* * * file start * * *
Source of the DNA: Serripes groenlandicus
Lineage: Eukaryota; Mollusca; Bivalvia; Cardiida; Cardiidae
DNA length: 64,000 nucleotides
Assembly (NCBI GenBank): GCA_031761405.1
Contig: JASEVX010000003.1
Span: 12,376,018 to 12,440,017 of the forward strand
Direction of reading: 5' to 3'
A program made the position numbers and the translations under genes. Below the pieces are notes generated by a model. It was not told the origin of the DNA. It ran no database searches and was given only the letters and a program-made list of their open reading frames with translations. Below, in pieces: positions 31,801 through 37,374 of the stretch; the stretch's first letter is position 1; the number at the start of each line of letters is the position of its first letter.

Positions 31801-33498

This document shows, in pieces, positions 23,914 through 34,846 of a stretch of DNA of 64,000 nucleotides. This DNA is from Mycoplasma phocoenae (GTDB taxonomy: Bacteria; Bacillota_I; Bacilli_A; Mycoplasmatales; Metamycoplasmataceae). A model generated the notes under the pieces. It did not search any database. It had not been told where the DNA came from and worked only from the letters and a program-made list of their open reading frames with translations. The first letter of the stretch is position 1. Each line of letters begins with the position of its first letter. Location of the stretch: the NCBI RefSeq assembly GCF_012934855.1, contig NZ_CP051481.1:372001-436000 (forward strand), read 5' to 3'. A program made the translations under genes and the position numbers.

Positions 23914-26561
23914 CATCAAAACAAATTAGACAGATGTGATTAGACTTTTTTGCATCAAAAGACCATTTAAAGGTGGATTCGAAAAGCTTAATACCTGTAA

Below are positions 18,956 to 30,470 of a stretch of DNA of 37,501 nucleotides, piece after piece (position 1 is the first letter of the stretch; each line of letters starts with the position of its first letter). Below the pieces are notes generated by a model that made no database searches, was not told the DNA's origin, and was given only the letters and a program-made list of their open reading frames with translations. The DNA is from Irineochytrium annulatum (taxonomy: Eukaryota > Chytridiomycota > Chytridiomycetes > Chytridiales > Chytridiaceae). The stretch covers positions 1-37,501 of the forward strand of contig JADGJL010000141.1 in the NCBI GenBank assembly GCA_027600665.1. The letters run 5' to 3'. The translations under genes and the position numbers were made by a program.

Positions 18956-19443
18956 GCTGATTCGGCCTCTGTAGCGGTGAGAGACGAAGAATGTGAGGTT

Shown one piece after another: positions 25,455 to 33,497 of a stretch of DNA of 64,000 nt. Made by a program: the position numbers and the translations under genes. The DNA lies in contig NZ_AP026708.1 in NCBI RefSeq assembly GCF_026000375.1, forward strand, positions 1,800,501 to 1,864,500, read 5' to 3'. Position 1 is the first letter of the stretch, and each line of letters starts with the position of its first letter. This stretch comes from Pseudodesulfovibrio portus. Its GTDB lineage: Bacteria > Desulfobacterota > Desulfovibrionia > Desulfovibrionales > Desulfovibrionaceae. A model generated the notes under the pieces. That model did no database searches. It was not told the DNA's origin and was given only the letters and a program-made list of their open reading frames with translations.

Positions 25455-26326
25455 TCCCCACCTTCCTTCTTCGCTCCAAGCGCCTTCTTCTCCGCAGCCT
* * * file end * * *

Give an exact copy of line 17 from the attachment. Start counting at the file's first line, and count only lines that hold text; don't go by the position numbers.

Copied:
Positions 25455-26326